Round Robin PSP

Round Robin - VMW_PSP_RR The ESXi host uses an automatic path selection algorithm rotating through all active paths when connecting to active-passive arrays, or through all available paths when connecting to active-active arrays. On supported arrays multiple paths can be active simultaneously; otherwise, the default is to rotate between the paths. "This is the only path selection policy that uses more than one path during a data transfer session. Data is divided into multiple paths, and the paths are alternated to send data. Even though data is sent on only one path at a time, this increases the size of the pipe and  allows more data transfer in the same period of time." "Round Robin rotates the path selection among all available optimized paths and enables basic load balancing across the paths and fabrics." Round Robin policy provides load balancing by cycling I/O requests through all Active paths, sending a fixed (but configurable) number of

Path Selection Plug-In (PSP)

PSP Path Selection Plug-Ins (PSPs) are subplug-ins of the VMware NMP and are responsible for choosing a physical path for I/O requests. “The VMware NMP assigns a default PSP for each logical device based on the SATP associated with the physical paths for that device." "The Path Selection Plug-in (PSP) performs the task of selecting which physical path to use for storage transport. The NMP assigns a default PSP from the claim rules based on the SATP associated with the physical device." Since multiple MPP’s cannot manage the same storage device, claim rules allow you to designate which MPP is assigned to which storage device. One way to think of PSP is which multipathing solution you are using to load balance. There are three Path Selection Plug-ins (PSPs) pathing policies included in vSphere: Fixed VMW_PSP_FIXED The host will use a fixed path that is either, set as the preferred path by the administrator, or is the first path discovered by t

Storage Array Type Plug-In (SATP)

SATP Storage Array Type Plug-Ins (SATPs) run in conjunction with the VMware NMP and are responsible for array-specific operations. ESXi offers a Storage Array Type Plug-in (SATP) for every type of array that VMware supports in the VMware Hardware Compatibility List (HCL). It also provides default SATPs that support non-specific active-active and ALUA storage arrays, and the local SATP for direct-attached devices. Each SATP accommodates special characteristics of a certain class of storage arrays and can perform the array-specific operations required to detect path state and to activate an inactive path. As a result, the NMP module itself can work with multiple storage arrays without having to be aware of the storage device specifics. The SATP monitors the health of each physical path and can respond to error messages from the storage array to handle path failover. There are third-party SATPs that the storage vendor can provide to take advantage of unique storage pro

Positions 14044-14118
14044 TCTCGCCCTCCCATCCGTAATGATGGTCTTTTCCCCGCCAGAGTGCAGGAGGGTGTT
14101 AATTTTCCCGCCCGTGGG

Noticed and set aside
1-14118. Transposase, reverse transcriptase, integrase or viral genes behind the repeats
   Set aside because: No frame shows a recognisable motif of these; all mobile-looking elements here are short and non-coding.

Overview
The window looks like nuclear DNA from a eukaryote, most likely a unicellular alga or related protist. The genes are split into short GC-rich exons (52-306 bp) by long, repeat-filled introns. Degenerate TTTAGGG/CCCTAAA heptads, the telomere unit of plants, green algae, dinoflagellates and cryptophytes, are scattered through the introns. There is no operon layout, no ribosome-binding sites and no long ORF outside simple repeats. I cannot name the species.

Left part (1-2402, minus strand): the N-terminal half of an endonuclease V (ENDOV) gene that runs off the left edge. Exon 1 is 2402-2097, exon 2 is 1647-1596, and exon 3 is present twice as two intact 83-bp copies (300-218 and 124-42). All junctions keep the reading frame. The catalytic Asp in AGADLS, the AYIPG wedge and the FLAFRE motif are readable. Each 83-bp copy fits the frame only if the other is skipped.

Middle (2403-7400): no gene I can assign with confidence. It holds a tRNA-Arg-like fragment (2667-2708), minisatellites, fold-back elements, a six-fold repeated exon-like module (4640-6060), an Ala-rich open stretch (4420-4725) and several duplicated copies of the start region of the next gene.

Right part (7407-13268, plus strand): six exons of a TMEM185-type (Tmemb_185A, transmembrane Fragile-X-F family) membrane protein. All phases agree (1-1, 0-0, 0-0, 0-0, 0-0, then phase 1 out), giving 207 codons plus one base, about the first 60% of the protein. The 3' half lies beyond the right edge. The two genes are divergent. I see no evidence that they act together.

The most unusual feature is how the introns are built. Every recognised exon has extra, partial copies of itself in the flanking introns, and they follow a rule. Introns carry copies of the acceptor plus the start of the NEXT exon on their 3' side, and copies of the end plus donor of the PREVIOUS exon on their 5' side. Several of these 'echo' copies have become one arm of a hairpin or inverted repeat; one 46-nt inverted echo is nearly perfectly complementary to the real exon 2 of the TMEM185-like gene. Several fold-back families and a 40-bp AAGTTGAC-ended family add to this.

Native Multipathing Plugin (NMP)

Native Multipathing Plugin (NMP) Native Multipathing Plugin (NMP) is a generic VMkernel Multipathing Plugin (MPP) provided by default from VMware and built into ESX/ESXi. NMP is used when the storage array does not have a third-party MPP solution. VMware provides a generic Multipathing Plugin (MPP) called Native Multipathing Plugin (NMP). What does NMP do? Manages physical path claiming and unclaiming Registers and de-registers logical storage devices Associates a set of physical paths with a specific logical storage device, or LUN Processes I/O requests to storage devices: Selects an optimal physical path for the request (load balance) Performs actions necessary to handle failures and request retries Supports management tasks such as abort or reset of logical storage devices. NMP is an extensible module that manages subplugins: Storage Array Type Plugins (SATPs) and Path Selection Plugins (PSPs). Storage Array Type Plugins (SATPs) is responsible for han

MPP - Multipathing Plug-in

MPP - Multipathing Plug-in The top-level plug-in in Pluggable Storage Architecture (PSA) is the Multipathing Plug-in (MPP). The MPP can be either the internal MPP, which is called the Native Multipathing Plug-in (NMP), or a third-party MPP supplied by a storage vendor. In ESXi storage is accessed through a VMware built-in MPP (NMP) or a third-party MPP. VMware’s Native Multipathing Plug-in is also a MPP. The process for connecting a storage array to VMware includes: Check the VMware Hardware Compatibility List (HCL) to determine if it is a supported array Use the built-in NMP to handle multipathing and load balancing, if in the HCL Use a supported third-party MPP, if there is need for additional functionality  provided by the MPP Third-party MPP solutions such as Symantec DMP and EMC PowerPath/VE, replace the behavior of the NMP, SATP, and PSP. It takes control of the path failover and the load-balancing operations for specified storage devices. Third-party M